The dollar misalignment problem has increased since its recent low in 2014. At the Coalition for a Prosperous America, we estimate the dollar is overvalued today by 27 percent. The International Monetary Fund, by nature a more cautious organization, puts the range at 6 to 12 percent overvaluation. Whatever the exact figure you choose, the point is that an overvalued currency makes it harder for a nation’s exports to compete in world markets and easier for foreign imports to take share in its domestic market.
Way back in 1947, Belgian economist Robert Triffin foresaw that the unique role of the dollar in the world monetary system would force the US to run annual deficits and ultimately weaken its industrial base via overvaluation of the currency. What French Finance Minister Valery Giscard d’Estaing called in 1965 an “exorbitant privilege,” the ability of the US to run perennial deficits, has turned out to be a poisoned chalice, because overvaluation undermines our industrial base, makes our agricultural goods less competitive and tilts the income distribution in favor of the top 10 percent. Instead of an economy built on production and employment, we get growth built on consumption and debt. In fact, the only sector that favors overvaluation is the financial sector, because it helps Wall Street bankers sell stocks and bonds around the world. On Wall Street they like to call overvaluation the “strong dollar.”
Baldwin-Hawley will address this crippling weakness in our economy by giving the Federal Reserve the mandate and the tools to bring our currency back to earth and bring our trade back to balance.
Inflation, Gold, and Government Prerogative
David Goldman’s second criticism of the Baldwin-Hawley bill is his fear of inflation. Yet the fact is that inflation is not a threat right now, has not been for more than a decade, and is probably too low. Our CPA economic model shows that if Baldwin-Hawley bill were enacted today and the Fed successfully brought the dollar down by 27 percent over the next five years, inflation would rise by just six tenths of a percent, from 2.2 percent to 2.8 percent a year. Hardly a crisis. Most consumers might not even notice. If Goldman was correct, other major economies with undervalued currencies, which make their imports more expensive, would be struggling with inflation. But their inflation is low too.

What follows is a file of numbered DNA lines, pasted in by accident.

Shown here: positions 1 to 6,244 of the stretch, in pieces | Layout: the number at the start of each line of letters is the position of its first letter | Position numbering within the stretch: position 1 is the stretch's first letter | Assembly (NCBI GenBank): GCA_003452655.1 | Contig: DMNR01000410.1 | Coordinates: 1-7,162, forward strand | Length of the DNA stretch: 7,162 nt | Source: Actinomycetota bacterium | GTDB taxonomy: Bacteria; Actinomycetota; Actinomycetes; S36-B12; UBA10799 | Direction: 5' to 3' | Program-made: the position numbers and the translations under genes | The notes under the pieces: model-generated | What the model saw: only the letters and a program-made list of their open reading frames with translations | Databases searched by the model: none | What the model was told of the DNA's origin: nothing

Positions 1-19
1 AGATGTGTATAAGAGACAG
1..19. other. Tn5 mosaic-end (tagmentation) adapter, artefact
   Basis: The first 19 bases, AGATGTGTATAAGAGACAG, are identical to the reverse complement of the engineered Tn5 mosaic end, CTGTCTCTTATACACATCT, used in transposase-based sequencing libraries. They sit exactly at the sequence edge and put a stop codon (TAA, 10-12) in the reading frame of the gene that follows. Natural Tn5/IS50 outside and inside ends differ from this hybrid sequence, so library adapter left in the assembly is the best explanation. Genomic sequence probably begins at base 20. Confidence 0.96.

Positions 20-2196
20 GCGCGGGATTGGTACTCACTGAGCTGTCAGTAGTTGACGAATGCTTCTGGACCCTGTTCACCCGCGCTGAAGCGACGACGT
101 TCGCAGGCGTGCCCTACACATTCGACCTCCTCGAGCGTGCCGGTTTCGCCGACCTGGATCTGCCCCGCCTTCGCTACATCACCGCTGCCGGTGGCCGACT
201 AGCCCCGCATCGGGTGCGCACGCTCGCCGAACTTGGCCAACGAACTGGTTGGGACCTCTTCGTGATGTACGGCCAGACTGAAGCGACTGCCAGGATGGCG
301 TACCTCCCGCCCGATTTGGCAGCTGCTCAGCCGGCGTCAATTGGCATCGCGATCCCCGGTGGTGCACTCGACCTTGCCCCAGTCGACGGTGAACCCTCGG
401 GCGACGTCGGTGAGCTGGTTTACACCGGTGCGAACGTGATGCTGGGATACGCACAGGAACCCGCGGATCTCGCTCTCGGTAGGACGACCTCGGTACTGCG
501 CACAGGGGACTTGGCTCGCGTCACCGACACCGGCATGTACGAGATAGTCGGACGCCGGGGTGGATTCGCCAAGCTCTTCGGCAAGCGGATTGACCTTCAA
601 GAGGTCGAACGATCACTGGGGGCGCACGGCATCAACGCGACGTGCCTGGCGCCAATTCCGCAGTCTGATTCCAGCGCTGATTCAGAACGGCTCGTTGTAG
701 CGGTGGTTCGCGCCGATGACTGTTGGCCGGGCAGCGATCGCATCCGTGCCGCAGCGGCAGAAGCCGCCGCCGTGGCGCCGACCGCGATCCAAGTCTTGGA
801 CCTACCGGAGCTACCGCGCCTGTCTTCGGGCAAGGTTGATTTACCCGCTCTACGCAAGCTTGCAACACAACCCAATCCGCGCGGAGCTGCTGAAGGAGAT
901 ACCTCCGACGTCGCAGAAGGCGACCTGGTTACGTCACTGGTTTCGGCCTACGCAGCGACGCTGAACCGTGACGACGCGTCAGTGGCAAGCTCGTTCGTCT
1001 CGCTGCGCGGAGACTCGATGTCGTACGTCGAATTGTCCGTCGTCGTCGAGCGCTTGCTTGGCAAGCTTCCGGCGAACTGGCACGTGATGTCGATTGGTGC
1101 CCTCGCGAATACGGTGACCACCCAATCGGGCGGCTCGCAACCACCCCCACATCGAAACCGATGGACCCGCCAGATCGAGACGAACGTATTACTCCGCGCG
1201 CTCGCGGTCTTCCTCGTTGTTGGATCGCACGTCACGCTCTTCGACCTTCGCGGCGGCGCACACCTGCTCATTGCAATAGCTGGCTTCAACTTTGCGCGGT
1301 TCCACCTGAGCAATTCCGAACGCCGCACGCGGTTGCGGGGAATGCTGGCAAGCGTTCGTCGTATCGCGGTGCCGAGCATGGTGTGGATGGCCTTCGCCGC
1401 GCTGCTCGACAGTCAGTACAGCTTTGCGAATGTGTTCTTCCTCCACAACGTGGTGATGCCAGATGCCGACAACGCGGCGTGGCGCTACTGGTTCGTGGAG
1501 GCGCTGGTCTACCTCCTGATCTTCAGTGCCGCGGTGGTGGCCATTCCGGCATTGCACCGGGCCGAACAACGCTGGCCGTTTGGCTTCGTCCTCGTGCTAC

Goldman’s argument, that 2 percent a year inflation becomes a “massive” transfer of wealth to debtors over a period of several decades and the US needs to return to the gold standard, is a fringe view that almost no serious economist holds. Even Robert Mundell, the conservative economist whom Goldman praises, has spoken in favor of a gold standard with the crucial modificationthat the government have the right to change the gold price at any time. In other words, the option of depreciation or appreciation of the currency must always be in a government’s toolkit.
There were two crucial moments in American history when our country tiptoed towards violent revolution, the Great Railroad Strike of 1877, and the Bonus Army March on Washington in July 1932. The gold standard played a role in precipitating both of these crises. The gold standard requires workers to be willing to accept pay cuts when prices decline. This is impossible in the modern world. As Robert Mundell himself has said, “democracy killed the gold standard.”
In his article, Goldman appears to believe, wrongly, that we at the Coalition were motivated to support Baldwin-Hawley and the MAC, because of our dislike of China’s neo-mercantilism and its unethical trading practices. He’s right that the Coalition, like Senators Baldwin and Hawley, has no affection for the totalitarian Communist regime of China with its unfair trading practices and rampant intellectual property theft. But it’s important to recognize that the Market Access Charge in the Baldwin-Hawley bill is aimed at correcting currency misalignment caused by currency market failure. The US absorbs too much of the global capital glut which drives up our dollar price.